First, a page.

For data producers concerned about disclosure control, SDA provides the capability of defining usage restrictions on a variable-by-variable basis. For example, restrictions on minimum cell sizes (weighted or unweighted), use of particular variables without being collapsed (recoded), or restrictions on particular bi- or multivariate combinations.

For data managers and those concerned about data preservation, SDA can be used to store data files in a generic, non-software dependant format (fixed-field format ASCII), and includes capability of producing the accompanying metadata in the emerging DDI-standard XML format.

Data Library staff can mount data files very quickly if they are well documented with appropriate metadata formats (eg SAS or SPSS), depending on access restrictions appertaining to the datafile. To request a datafile be made available in SDA, contact datalib@ed.ac.uk.

Laine Ruus
EDINA and Data Library

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Leading a Digital Curation ‘Lifestyle’: First day reflections on IDCC15

[First published on the DCC Blog, republished here with permission.]

Okay that title is a joke, but an apt one to name a brief reflection of this year’s International Digital Curation Conference in London this week, with the theme of looking ten years back and ten years forward since the UK Digital Curation Centre was founded.

The joke references an alleged written or spoken mistake someone made in referring to the Digital Curation lifecycle model, gleefully repeated on the conference tweetstream (#idcc15). The model itself, as with all great reference works, both builds on prior work and was a product of its time – helping to add to the DCC’s authority within and beyond the UK where people were casting about for common language and understanding in this new terrain of digital preservation, data curation, and – a perplexing combination of terms which perhaps still hasn’t quite taken off, ‘digital curation’ (at least not to the same extent as ‘research data management’). I still have my mouse-mat of the model and live with regrets it was never made into a frisbee.

Digital Curation Lifecycle

The Digital Curation Lifecycle Model, Sarah Higgins & DCC, 2008

They say about Woodstock that ‘if you remember it you weren’t really there’, so I don’t feel too bad that it took Tony Hey’s coherent opening plenary talk to remind me of where we started way back in 2004 when a small band under the directorship of Peter Burnhill (services) and Peter Buneman (research) set up the DCC with generous funding from Jisc and EPSRC. Former director Chris Rusbridge likes to talk about ‘standing on the shoulders of giants’ when describing long-term preservation, and Tony reminded us of the important, immediate predecessors of the UK e-Science Programme and the ground-breaking government investment in the Australian National Data Service (ANDS) that was already changing a lot of people’s lifestyles, behaviours and outlooks.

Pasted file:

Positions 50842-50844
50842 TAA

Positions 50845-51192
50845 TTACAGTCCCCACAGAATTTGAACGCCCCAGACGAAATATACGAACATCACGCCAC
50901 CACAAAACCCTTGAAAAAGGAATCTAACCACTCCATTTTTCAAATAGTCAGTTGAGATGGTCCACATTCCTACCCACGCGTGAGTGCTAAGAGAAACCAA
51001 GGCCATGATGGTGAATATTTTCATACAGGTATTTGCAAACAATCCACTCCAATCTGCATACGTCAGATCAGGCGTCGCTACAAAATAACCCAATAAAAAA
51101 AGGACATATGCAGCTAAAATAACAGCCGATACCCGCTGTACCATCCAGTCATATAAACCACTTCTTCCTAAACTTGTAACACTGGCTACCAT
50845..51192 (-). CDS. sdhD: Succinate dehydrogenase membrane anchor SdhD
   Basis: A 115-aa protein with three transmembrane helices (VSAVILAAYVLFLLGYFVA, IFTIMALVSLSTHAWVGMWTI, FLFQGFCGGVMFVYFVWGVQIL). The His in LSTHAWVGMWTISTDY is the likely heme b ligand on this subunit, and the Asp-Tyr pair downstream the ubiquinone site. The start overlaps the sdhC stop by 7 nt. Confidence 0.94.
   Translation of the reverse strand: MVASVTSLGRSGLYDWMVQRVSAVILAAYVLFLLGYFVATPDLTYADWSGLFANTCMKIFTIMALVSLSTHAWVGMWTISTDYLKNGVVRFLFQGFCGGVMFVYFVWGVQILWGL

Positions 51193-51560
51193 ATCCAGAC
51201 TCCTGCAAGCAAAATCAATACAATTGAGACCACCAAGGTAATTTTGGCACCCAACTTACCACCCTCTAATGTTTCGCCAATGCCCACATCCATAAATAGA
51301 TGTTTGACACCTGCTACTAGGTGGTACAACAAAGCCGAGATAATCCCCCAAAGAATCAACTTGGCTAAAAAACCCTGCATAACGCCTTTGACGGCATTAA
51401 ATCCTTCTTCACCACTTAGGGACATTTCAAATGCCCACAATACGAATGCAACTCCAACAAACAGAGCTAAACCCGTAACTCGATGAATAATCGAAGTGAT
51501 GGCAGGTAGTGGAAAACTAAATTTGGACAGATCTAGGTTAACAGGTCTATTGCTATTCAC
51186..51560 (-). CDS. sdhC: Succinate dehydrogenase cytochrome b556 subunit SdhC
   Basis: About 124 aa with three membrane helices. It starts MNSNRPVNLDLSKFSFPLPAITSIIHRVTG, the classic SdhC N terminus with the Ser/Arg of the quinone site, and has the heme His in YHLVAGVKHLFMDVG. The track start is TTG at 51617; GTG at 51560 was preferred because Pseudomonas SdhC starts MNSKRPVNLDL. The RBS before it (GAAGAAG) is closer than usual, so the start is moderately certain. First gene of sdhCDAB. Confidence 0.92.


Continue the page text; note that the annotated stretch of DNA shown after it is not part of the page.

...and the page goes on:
Traditionally the conference has a unique format that focuses on invited panels and talks on the first day, with peer-reviewed research and practice papers on the second, interspersed with demos and posters of cutting edge projects, followed by workshops in the same week. So whilst I always welcome the erudite words of the first day’s contributors, at times there can be a sense of, ‘Wait – haven’t things moved on from there already?’ So it was with the protracted focus on academic libraries and the rallying cries of the need for them to rise to the ‘new’ challenges during the first panel session chaired by Edinburgh’s Geoffrey Boulton, focused ostensibly on international comparisons. Librarians – making up only part of the diverse audience – were asking each other during the break and on twitter, isn’t that exactly what they have been doing in recent years, since for example, the NSF requirements in the States and the RCUK and especially EPSRC rules in the UK, for data management planning and data sharing? Certainly the education and skills of data curators as taught in iSchools (formerly Library Schools) has been a mainstay of IDCC topics in recent years, this one being no exception.

But has anything really changed significantly, either in libraries or more importantly across academia since digital curation entered the namespace a decade ago? This was the focus of a panel led by the proudly impatient Carly Strasser, who has no time for ‘slow’ culture change, and provocatively assumes ‘we’ must be doing something wrong. She may be right, but the panel was divided. Tim DiLauro observed that some disciplines are going fast and some are going slow – depending on whether technology is helping them get the business of research done. And even within disciplines there are vast differences –-perhaps proving the adage that ‘the future is here, it’s just not distributed yet’.